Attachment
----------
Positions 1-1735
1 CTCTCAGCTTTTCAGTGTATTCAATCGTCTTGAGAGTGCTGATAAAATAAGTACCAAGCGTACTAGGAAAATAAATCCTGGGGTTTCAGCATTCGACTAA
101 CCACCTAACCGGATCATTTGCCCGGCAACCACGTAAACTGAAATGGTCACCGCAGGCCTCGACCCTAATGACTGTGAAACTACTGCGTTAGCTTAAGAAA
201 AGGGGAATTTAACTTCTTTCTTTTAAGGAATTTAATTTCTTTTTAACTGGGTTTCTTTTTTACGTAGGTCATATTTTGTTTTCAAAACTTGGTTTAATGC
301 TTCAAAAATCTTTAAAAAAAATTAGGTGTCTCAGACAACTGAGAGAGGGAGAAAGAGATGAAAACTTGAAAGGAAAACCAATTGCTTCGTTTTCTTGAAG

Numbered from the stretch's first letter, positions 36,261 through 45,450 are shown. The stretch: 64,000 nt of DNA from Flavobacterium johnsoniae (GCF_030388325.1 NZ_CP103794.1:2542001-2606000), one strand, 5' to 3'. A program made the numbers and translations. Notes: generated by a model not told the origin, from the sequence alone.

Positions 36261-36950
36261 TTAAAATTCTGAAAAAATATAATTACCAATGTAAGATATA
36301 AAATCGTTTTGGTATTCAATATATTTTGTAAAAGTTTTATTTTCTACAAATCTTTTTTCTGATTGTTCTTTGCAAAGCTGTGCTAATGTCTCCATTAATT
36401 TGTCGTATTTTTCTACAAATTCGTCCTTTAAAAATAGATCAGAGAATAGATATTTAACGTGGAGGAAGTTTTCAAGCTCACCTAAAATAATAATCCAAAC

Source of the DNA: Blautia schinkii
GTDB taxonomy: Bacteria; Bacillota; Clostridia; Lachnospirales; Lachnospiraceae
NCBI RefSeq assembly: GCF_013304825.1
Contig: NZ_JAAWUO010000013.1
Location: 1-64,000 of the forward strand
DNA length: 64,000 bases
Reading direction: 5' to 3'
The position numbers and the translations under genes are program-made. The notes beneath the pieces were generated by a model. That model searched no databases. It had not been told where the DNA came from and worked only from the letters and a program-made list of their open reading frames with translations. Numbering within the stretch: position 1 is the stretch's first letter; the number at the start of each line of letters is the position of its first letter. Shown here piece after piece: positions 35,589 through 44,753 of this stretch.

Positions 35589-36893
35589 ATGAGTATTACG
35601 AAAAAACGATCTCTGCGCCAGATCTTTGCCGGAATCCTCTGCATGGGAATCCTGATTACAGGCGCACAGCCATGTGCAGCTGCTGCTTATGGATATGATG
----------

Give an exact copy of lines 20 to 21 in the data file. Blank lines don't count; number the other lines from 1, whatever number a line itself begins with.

35589 ATGAGTATTACG
35601 AAAAAACGATCTCTGCGCCAGATCTTTGCCGGAATCCTCTGCATGGGAATCCTGATTACAGGCGCACAGCCATGTGCAGCTGCTGCTTATGGATATGATG